Unless you are old enough to remember the economics of the 1970's, inflation might seem like a nerdy term that really has no relevance to your life. This is why you need to understand how inflation affects your life and what adjustments you may need to make as a result.
Imagine that one day, your Boss comes to you and says “Hey, we need to lower your pay by 10%”. You would immediately and justifiably get upset. Losing 10% of your income could be devastating. But if on the other hand, the goods and services that you would buy with that same income suddenly cost 10% more, then it operates effectively the same as you losing 10% of your income.
It is important to understand what inflation is and what it is not. At any given time, any random product or service that you might want could go up in cost from a whole host of factors, such as the cost of labor, the cost of the raw materials, or even the cost of delivering the product to you.
What inflation refers to is an across-the-board increase in the cost of goods and services. When it happens, no matter what you buy, everything starts to cost you more money. Sometimes the item just goes up in cost, and other times manufacturers will try to hide the increased cost from you by keeping the price the same and simply giving you less of the product. This is called “shrinkflation”. A good example is paper goods, such as toilet paper, where a company releases smaller rolls and keeps the price the same so that when you are at the supermarket, you don't get sticker shock. Shrinkflation is particularly insidious because most people don't see it, but they suddenly can't figure out why they are having to make more Costco runs each month.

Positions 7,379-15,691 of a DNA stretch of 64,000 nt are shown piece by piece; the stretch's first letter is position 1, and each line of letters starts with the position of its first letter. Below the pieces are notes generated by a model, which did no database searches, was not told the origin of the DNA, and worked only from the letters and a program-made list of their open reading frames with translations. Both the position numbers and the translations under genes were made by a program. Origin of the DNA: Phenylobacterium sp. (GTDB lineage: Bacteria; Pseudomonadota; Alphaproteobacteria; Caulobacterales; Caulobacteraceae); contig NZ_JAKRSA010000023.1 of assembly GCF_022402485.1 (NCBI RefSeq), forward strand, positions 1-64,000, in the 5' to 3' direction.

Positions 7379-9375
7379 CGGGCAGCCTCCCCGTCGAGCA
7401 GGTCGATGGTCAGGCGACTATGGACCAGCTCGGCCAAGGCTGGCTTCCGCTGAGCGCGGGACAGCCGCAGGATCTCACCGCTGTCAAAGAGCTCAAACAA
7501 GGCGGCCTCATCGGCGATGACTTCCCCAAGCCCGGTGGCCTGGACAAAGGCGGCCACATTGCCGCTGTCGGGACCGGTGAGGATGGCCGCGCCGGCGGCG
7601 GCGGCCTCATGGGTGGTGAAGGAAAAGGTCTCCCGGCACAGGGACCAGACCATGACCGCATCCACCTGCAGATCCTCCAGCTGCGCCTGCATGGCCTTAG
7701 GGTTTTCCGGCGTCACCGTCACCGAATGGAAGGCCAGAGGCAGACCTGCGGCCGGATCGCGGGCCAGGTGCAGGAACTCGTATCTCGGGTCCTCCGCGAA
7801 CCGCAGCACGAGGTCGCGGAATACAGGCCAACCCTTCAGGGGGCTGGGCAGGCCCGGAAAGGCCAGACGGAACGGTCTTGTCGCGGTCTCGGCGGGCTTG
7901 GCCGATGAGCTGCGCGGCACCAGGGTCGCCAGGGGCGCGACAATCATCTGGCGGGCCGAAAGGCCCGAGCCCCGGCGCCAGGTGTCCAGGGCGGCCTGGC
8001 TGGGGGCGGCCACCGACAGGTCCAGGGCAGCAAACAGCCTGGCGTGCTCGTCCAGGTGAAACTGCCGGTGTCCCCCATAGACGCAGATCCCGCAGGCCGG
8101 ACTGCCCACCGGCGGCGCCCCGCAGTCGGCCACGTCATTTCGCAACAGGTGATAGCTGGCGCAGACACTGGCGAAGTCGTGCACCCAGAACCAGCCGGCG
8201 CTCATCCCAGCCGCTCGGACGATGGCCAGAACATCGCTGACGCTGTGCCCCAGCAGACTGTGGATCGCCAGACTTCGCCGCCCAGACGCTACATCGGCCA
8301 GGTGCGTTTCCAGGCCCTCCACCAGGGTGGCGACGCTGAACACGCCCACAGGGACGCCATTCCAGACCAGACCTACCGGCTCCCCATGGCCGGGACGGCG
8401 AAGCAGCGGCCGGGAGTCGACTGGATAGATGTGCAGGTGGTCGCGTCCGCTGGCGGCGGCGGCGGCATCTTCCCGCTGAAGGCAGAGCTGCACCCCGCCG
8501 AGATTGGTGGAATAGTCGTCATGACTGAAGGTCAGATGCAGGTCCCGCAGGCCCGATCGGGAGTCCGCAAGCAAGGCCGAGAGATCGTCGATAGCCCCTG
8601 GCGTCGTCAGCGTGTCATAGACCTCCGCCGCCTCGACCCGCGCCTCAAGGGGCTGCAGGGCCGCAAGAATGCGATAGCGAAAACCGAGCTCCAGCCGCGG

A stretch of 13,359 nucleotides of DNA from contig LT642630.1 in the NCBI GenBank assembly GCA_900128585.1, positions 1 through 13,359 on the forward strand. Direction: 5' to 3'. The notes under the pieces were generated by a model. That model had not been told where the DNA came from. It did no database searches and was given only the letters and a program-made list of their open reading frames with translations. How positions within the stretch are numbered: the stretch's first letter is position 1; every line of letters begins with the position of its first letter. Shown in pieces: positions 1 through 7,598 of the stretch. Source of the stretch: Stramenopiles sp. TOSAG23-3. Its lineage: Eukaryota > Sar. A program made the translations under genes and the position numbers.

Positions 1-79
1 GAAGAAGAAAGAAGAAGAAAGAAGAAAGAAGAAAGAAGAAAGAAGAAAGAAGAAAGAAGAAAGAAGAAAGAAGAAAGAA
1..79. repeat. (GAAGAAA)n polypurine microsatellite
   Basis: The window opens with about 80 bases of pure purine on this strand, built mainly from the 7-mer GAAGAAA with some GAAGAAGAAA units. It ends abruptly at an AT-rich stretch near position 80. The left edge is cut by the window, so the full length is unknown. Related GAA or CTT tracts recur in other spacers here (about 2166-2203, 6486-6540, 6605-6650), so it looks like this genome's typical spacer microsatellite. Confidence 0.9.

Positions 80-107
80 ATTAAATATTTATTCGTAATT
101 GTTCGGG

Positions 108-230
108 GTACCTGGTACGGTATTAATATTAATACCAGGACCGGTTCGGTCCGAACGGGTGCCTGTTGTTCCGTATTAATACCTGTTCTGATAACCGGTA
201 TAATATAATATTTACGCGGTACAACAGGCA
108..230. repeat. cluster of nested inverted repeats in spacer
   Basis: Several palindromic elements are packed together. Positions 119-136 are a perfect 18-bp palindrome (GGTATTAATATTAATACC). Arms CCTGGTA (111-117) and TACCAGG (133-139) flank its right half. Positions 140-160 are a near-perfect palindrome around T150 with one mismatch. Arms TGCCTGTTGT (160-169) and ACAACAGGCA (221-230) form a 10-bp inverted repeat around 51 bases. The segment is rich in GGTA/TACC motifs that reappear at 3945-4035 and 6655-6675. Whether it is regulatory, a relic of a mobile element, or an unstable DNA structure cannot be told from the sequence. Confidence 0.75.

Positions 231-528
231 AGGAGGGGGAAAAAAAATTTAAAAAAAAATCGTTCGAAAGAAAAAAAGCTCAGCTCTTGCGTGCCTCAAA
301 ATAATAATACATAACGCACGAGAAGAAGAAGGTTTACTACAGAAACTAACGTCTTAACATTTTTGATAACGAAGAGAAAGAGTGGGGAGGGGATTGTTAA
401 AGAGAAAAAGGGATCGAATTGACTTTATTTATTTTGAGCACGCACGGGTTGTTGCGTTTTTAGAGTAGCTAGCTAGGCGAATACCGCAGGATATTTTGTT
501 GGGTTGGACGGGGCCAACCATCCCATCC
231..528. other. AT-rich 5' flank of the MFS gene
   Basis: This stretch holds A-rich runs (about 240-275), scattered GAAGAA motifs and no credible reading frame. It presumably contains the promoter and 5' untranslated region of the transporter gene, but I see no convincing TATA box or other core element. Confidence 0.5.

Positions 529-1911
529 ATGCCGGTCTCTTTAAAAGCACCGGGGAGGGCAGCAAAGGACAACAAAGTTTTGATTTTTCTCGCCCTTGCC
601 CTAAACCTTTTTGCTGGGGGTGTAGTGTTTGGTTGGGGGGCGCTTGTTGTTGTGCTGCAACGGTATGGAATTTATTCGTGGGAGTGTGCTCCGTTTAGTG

On a broad level, inflation destroys whole economies. Countries that were once prosperous can point to their rates of inflation as one of the factors that brought them to ruin. Germany in the 1930's and modern Venezuela are two prominent examples.
On a personal level inflation can cripple your personal and family budget. It might not seem like a big deal if milk, eggs, or gasoline goes up by a few cents here or there, but it really adds up. Because of this, it is extremely important to start maintaining a monthly budget so that you can see what your lifestyle costs you. You should record how much things cost you every month. In my practice one of the areas that people consistently misjudge their monthly costs are food/groceries, and gasoline expenses. Even if your belief about your monthly budget is off by as little as 10% it can really affect your ability to plan and stay ahead of your monthly expenses. It certainly affects your ability to service ongoing debt.
For example, many people are only able to make the monthly minimum payments on their credit cards. Often the source of this comes from a family's last 10% of available funds from their wages after paying their living expenses.
If the world suddenly costs you 5% to 10% more than before, then your ability to make those monthly minimum credit card payments is severely impaired.
Even people who are not in debt need to be concerned about inflation, and seeking out the help of a financial planner to hedge your losses through investments is a smart move. Either way, with few exceptions, everybody needs to be concerned about the signs of inflation, and if it suddenly feels like you don't seem to be making the ends meet, with no major changes in your life, inflation may be the culprit, and it could be the time to speak to a Bankruptcy attorney (if you are in debt) or a Financial Planner (if you are not in debt).